Arburg has leaped into the electric market with the launch of its 88-ton Allrounder 420 A 800-350 model. The machine features five-point toggle clamping and combines hydraulic and electromechanical drive concepts into one machine. In the basic version, all the main axes are directly, servo-electrically driven. Ejector and core pulls can be moved either hydraulically or electromechanically, depending on the application.


It wouldn’t be a real K Show if there wasn’t some show-stopping technology. Indeed, there is.

Twinshot Technologies introduced its patent-pending co-injection process that permits the production of multi-material parts with a sandwich construction using a slightly modified standard injection molding machine.

“In traditional co-injection you have two independent screws and barrels,” says Joe McRoskey, technical specialist for Twinshot. “You also usually need to have an expensive manifold to bring the two materials together uniformly. With our technology you only need one barrel, and no special manifold.”

McRoskey says Twinshot employs a unique multi-screw assembly, which is essentially a screw inside a screw. The inner screw acts as an extruder for one of the materials, while the outer screw acts as a reciprocating screw for plasticizing of the second material. The arrangement provides for the separation of different melts during the recovery portion of the cycle.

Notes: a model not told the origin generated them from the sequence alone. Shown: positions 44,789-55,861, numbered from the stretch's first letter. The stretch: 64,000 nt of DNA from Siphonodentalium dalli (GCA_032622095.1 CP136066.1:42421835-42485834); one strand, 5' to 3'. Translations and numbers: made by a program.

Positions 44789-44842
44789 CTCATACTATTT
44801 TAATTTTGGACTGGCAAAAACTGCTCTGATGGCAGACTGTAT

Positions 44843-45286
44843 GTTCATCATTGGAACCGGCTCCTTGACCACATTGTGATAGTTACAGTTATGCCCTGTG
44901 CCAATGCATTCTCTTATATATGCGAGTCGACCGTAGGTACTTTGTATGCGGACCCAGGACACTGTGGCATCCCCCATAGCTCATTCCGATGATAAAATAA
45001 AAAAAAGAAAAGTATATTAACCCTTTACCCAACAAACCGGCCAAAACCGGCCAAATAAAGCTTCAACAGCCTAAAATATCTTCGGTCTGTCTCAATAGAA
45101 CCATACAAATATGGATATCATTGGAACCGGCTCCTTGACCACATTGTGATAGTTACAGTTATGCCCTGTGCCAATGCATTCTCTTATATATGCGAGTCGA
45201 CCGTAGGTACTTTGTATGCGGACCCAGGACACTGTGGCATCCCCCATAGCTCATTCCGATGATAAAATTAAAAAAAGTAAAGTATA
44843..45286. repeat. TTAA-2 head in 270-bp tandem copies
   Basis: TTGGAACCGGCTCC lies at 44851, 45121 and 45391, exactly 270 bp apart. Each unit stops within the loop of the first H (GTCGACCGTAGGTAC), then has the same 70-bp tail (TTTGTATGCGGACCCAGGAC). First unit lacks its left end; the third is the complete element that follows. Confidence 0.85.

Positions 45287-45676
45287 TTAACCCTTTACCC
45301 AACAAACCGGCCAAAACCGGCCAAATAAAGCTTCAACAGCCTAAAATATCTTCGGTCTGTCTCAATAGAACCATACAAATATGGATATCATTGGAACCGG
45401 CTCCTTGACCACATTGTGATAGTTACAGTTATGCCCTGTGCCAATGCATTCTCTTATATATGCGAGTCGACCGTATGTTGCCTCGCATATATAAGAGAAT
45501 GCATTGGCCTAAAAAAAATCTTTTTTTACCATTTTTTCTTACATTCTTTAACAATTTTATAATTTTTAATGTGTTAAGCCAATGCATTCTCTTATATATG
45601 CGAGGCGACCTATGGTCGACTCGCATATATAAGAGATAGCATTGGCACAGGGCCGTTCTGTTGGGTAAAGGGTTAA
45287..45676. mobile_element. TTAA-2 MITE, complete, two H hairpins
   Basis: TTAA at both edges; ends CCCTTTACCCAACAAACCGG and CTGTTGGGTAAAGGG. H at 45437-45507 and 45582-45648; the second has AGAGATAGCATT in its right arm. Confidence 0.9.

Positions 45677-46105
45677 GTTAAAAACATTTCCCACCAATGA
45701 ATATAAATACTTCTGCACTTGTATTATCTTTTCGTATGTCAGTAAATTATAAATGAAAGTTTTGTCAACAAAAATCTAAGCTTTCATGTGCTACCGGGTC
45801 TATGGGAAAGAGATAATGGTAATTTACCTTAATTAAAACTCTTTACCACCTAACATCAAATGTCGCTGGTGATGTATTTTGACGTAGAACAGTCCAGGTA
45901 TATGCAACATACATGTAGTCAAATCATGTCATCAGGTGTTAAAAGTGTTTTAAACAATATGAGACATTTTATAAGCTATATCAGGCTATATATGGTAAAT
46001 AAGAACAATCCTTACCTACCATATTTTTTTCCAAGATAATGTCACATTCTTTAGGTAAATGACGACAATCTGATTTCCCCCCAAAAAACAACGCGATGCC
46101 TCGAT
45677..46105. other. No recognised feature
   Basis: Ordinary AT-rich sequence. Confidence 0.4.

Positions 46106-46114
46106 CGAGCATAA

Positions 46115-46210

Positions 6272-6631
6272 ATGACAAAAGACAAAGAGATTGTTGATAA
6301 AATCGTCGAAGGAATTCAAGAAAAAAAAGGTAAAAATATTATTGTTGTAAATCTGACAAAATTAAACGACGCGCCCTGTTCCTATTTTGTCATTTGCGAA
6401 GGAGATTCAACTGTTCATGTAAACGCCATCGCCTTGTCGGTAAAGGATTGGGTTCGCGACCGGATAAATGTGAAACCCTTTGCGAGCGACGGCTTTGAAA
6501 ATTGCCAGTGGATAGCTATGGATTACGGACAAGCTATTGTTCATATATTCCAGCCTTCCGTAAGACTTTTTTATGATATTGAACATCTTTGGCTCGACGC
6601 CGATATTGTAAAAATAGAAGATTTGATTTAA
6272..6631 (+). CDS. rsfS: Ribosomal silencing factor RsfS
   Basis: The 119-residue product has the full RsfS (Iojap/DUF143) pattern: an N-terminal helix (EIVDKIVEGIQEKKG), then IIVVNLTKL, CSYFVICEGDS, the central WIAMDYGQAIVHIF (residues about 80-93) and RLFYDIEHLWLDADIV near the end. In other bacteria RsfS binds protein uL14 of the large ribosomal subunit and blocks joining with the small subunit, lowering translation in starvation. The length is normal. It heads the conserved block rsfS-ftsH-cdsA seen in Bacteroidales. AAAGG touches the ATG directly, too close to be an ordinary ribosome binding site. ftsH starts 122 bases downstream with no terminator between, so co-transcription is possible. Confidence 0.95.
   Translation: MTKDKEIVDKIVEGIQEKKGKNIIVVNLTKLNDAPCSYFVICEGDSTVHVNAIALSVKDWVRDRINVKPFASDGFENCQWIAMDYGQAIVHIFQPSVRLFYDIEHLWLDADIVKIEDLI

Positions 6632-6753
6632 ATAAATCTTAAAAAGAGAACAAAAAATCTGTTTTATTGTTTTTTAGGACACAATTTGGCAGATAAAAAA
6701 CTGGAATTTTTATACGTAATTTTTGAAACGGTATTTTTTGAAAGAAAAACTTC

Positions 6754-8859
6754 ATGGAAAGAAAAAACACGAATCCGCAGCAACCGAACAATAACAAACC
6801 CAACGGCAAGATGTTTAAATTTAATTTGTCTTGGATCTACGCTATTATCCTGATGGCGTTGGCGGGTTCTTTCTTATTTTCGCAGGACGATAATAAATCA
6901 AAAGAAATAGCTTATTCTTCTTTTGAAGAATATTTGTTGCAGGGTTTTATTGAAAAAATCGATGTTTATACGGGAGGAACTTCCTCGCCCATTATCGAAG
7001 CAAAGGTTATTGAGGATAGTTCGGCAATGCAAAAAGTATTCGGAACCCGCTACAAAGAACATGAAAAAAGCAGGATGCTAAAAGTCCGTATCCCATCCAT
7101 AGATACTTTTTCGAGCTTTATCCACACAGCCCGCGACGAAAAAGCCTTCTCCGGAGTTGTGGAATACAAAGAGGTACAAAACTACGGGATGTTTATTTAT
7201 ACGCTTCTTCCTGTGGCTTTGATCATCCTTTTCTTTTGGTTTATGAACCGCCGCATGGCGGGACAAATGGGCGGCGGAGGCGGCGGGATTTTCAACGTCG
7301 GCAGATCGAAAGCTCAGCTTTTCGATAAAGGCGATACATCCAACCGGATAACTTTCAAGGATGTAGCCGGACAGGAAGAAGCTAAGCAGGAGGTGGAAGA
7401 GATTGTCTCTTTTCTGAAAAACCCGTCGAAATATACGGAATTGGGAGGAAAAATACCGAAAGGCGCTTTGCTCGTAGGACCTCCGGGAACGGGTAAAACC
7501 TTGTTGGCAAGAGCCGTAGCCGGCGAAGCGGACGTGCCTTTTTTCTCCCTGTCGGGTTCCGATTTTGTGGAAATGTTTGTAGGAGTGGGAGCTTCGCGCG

The technology is designed to be retrofitted to existing machines and is 35 to 40 percent cheaper than the cost of buying a new co-injection machine, according to McRoskey. He says Twinshot plans to license the technology to retrofitters, and is also looking to offer the technology to injection molding machine OEMs as well.

Krauss-Maffei formally launched its injection molding compounding (IMC) machine capable of in-line compounding directly upstream of an injection molding unit. A KM 1000-6100 IMC produced a car tailgate. The part was produced in a back-compression process where a multi-layer film is inserted in the mold and glass-filled ABS compound is injected behind it to produce a finished part.

In place of a conventional plasticizing unit, an IMC machine has a special injection unit yoked with a co-rotating twin-screw extruder.

Husky Injection Molding Systems Ltd. demonstrated a 880 Hylectric machine with a two-cavity pail mold. The Hylectric machine combines the energy efficiency of an all-electric machine with the performance of a hydromechanical machine. Husky also demonstrated an in-line compounding process for long-fibre-filled parts in a one-step process on a 330-ton Hylectric at the Werner & Pfleiderer exhibit.

Ferromatik Milacron demonstrated a 495-ton K-Tec high-performance, multi-component machine equipped with a horizontal stack-turn molding system. The patented mold system, which employs the so-called “cube technique” is made by Foboha, and allows twice as many cavities to be incorporated in the mold without increasing the size of the machine. Cycle time is shortened, and productivity enhanced as parts can be cooled on the non-injection sides of the cube.

While only a small sampling of the K Show’s wares, you get the picture: The bar for world-class injection molding technology just got raised.